Parallel cultures were inoculated with 2,000 cells in 4 ml YPD liquid medium (1% yeast extract, 2% peptone, 2% dextrose). Cultures were incubated at 30°C (75 rpm) until the titer of each culture reached at least 1 × 108 cells/ml. From each culture, 2 x 107 cells were plated on canavanine plates (containing 1.4% agar, 2% dextrose, 6.7 g/l yeast nitrogen base w/o amino acid and w/o ammonium sulfate, complete supplement mixture minus arginine [CSM-Arg; Sunrise Science] and 60 mg/l canavanine sulfate) to determine the frequency of canavanine-resistant mutants. Titer of all colony-forming cells was determined on medium of the same composition without canavanine. Plates were incubated at 30°C until formation of colonies (three to four days). The median mutant colony number was used to determine relative spontaneous mutation frequencies according to the method of Lea and Coulson, as described (Lea and Coulson, 1949; von Borstel, 1978).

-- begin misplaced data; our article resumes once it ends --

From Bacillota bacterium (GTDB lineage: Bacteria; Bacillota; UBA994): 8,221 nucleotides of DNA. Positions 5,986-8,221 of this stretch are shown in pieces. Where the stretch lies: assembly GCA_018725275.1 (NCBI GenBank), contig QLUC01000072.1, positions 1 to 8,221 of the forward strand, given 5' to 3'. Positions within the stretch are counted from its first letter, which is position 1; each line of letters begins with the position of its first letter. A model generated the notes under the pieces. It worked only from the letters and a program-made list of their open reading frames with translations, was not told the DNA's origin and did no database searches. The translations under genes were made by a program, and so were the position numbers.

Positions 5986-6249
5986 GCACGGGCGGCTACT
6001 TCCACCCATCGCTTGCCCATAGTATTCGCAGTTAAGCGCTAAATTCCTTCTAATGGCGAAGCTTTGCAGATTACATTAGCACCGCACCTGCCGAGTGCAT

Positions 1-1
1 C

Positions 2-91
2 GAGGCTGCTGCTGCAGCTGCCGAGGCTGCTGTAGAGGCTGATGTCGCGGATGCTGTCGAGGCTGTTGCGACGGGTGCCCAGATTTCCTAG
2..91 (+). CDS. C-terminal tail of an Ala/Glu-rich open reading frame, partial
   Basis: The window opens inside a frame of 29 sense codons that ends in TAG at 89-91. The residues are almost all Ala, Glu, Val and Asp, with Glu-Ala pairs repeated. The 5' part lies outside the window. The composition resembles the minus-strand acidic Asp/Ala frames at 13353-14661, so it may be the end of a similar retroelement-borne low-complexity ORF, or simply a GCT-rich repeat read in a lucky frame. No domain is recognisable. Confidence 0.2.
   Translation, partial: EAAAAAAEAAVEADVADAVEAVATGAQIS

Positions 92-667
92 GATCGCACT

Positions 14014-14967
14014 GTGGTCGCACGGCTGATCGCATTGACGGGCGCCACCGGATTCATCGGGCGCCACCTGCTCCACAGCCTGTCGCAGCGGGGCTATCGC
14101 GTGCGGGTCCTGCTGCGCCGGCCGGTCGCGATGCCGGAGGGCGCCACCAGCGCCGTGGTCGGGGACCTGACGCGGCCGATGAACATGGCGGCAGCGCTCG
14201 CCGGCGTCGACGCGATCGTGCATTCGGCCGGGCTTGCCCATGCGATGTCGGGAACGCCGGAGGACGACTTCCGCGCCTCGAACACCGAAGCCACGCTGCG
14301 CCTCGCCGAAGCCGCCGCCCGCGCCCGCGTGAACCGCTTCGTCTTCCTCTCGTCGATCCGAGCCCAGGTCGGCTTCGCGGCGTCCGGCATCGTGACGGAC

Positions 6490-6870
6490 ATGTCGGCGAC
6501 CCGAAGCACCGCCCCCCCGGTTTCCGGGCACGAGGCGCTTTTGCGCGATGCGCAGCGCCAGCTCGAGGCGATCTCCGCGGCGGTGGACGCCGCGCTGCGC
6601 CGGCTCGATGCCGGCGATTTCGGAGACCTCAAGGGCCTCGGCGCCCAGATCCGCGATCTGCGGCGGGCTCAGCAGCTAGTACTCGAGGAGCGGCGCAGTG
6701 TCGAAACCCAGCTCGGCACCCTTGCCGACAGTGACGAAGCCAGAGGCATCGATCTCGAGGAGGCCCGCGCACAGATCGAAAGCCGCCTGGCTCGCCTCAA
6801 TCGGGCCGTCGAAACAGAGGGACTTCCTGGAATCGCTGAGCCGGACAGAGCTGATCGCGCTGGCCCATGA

For UV irradiation, appropriate dilutions of cell suspensions were plated on YPD plates and irradiated with 254 nm UV (germicidal lamp). For methyl methane sulfonate (MMS) and streptonigrin (both from Sigma Chemicals), liquid cultures were treated for 30 minutes at 30°C with various concentrations of the chemicals. Cells were washed, then appropriate dilutions of untreated and treated cells were plated on YPD plates. Plates were incubated at 30°C until surviving cells formed colonies (about 3 to 4 days). Colonies on each plate were counted and the surviving fractions were calculated. Surviving fraction is defined as titer of colony forming cells with treatment divided by the titer of colony forming cells without treatment.
Checkpoint assays following UV irradiation